1 PROGRAM INTENT: AN URBAN POSITION
Today’s urban environment is increasingly defined by shifting demographic, economic, and ecological systems; their overlap establishes dynamic environments and oftentimes reveals competing priorities. By recognizing that these shifts shape our public spaces, it is the intent of the Graduate Program of Landscape Architecture to frame these concerns as guiding factors in the design and construction of the urban landscape. In this manner, those spaces by which the landscape is defined – such as infrastructure systems, urban watersheds, industrial sites, suburban communities, and city fabric – become the laboratories for the program’s educational focus. The curriculum places an emphasis on design of the built environment including its social dimension, sensory experience, and ecological systems.
Working in conjunction with allied design disciplines represented within the school – including Architecture, Urban Design, Community and Regional Planning, and the Lady Bird Johnson Wildflower Center – the professional curriculum emphasizes interdisciplinary endeavors that serve the needs of the community, the state, and the society at large.
The program’s pedagogy thereby situates design as a process of inquiry, whereby the coordinated design curriculum introduces a set of representation, spatial, theoretical, and material practices by which to integrate the landscape’s structure, function, and change over time. Working from measure to agency, data to decision, the pedagogy positions design as a synthetic endeavor that evolves as much from context and speculation as it does from questions of technique, beauty, and delight.
Research and work advanced by the program’s students and faculty reflect the above aims. From urban streams to urban forests, parks to cemeteries, streetscapes to city blocks, historic landscapes to military training grounds, the endeavors seek to integrate aesthetics (what a landscape looks like) with performance (what a landscape does).
We hope that you join us,
Jason Sowell, Director + Associate Professor
2 ACCREDITATION, RANKING, + ACHIEVEMENTS
The Master in Landscape Architecture First Professional Degree is accredited by the Landscape Architecture Accreditation Board (LAAB). The program received a six year accreditation period, the maximum offered by the LAAB, in the spring of 2013.
The program is currently ranked 11th nationally by Design Intelligence and has maintained a national ranking since its initial accreditation in 2006.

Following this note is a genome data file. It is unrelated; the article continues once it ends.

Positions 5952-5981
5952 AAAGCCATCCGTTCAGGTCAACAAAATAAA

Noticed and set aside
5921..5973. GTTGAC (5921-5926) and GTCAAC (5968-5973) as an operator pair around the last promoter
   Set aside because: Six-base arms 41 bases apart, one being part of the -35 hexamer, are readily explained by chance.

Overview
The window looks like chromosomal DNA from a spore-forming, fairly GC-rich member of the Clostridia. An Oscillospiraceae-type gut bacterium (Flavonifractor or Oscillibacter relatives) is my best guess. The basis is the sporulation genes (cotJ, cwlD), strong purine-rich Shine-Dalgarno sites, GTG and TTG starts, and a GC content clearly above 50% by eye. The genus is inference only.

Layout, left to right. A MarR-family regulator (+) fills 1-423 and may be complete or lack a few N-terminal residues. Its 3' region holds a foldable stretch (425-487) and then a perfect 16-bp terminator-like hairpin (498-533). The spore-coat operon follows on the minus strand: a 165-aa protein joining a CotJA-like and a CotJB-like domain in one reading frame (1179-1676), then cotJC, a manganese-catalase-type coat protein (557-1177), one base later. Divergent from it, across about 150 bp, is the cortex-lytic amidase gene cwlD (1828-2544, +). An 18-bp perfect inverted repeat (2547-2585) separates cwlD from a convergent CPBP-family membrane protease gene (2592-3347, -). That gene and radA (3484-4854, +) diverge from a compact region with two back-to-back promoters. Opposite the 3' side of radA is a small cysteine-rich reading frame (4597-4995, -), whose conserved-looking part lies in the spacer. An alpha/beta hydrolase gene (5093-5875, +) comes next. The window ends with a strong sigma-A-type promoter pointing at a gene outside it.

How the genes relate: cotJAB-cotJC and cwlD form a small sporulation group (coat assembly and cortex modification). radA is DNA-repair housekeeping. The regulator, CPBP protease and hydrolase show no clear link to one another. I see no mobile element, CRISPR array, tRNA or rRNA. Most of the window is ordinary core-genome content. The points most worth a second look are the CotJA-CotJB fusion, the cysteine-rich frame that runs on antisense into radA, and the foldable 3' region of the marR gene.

The program’s students have received numerous American Society of Landscape Architects (ASLA) design awards at both state and national levels.
Three of the faculty have been recognized for their teaching. Hope Hasbrouck was named one of “The 25 Most Admired Educators” by Design Intelligence in 2012. Allan Shearer was included in the list of “Most Admired Educators” by the Design Futures Council in 2013. Jason Sowell received the Council of Educators in Landscape Architecture 2010 National Excellence in Design Studio Teaching.
3 PUBLIC POLICY INFORMATION
LAAB accredited programs are required to provide reliable information to the public. Programs must report on accreditation status and its performance. This information is to help students make informed application decisions. Click here.
The Graduate Program in Landscape Architecture adheres to the Equal Employment Opportunity/Affirmative Action Program Policy Statement established by The University of Texas at Austin.
4 SUPPLEMENTAL EDUCATIONAL PROGRAMS
Students may choose from several programs to supplement their professional design education and specialize in particular topics of interest. These programs, offered through the University and the School of Architecture, build on a wealth of resources and faculty talent. Each can be pursued in tandem with the MLA.
The Graduate Portfolio Program in Sustainability, directed Dr. Shearer, provides graduate students with a trans-disciplinary framework to study and research issues related to sustainability. Students may take courses from the School of Architecture, the LBJ School of Public Affairs, McCombs School of Business, College of Liberal Arts, College of Engineering, College of Natural Sciences, Jackson School of Geosciences, and the School of Education.
The Certificate in Latin American Architecture gives students a unique opportunity to focus their studies on pressing urban issues common to all the Americas. Offered in conjunction with LLILAS and the Benson Library; and taught by School of Architecture Faculty – including Prof. Gabriel Diaz-Montemayor, Fernando Lara, Sarah Lopez, and Benjamin Ibarra-Sevilla – the certificate allows students to develop a comparative approach to architectural education and scholarship, and provide tools to engage in the effect that globalization has on architecture and place more broadly.